Situation

children on a street in kosovo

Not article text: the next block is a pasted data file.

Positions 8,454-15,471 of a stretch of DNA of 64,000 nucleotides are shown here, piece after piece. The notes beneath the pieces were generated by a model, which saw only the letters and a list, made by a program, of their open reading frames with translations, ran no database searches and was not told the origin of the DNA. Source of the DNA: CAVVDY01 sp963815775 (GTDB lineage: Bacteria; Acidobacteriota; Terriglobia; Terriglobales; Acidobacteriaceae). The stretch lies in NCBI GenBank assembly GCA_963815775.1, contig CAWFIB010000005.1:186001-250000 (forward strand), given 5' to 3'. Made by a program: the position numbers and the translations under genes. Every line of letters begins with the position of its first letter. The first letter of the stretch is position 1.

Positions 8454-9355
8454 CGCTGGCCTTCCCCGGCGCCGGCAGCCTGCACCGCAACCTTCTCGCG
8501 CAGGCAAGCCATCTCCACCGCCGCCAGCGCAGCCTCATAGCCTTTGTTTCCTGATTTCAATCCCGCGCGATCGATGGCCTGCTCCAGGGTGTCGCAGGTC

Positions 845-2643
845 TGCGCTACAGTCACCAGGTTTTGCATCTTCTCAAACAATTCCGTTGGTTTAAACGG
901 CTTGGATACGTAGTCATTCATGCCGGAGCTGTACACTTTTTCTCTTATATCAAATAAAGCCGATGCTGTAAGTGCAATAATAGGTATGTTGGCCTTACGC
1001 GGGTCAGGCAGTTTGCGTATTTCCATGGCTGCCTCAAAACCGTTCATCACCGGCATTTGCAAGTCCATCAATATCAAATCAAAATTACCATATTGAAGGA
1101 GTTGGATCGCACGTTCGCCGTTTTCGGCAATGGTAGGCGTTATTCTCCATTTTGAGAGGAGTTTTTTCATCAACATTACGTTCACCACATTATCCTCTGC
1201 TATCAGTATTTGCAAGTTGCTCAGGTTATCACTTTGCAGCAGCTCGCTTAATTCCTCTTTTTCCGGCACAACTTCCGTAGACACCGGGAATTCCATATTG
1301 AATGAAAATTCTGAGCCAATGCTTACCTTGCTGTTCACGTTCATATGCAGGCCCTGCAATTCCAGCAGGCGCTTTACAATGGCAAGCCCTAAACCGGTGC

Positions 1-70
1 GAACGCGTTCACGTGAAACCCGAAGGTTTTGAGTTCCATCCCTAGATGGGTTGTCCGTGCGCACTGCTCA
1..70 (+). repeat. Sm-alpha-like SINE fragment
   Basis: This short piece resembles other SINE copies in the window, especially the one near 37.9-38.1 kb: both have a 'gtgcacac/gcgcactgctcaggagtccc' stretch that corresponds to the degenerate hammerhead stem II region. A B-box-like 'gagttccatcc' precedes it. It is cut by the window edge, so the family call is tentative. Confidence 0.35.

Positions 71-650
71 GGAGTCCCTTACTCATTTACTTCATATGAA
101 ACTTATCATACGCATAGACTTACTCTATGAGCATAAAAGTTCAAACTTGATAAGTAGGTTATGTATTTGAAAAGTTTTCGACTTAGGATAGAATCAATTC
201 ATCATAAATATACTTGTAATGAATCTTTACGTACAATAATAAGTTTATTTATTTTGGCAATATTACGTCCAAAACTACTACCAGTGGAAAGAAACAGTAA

The Dayton Agreement in 1995 signified Milosevic’s recognition as a guarantor of peace, leading to great disappointment on the side of the Kosovo-Albanians. The UÇK was formed, and attacks against Serb civilians and the police occurred. After the EU’s official recognition of the YugoslavState in 1996, the UN passed a resolution, requesting that the Belgrade government put an end to the violation of the human rights. Conflicts between the ethnic groups grew increasingly intense. By 1999, the numbers of Albanians fleeing the Yugoslav region multiplied. After the failed negotiations of Rambouillet on March 24 1999, and arguing the obligation to prevent a humanitarian catastrophe, the NATO began to bomb strategic targets in Yugoslavia. As a result of the Kosovo War, the country was occupied by international troupes and a UN-protectorate was established. During the war, refugee numbers once more soared. However, in March 2004, violent attacks, predominantly against Serbs and their places of worship occurred, but also against Roma and Ashkali. On 17 February 2008, the parliament in the capital city Pristina proclaimed the independence of its territory from Serbia. The declaration of a KosovoRepublic triggered riots on the side of the Serbs in the northern regions, which were quelled by KFOR troupes. The legal status of the country remains a subject of international dispute to this day.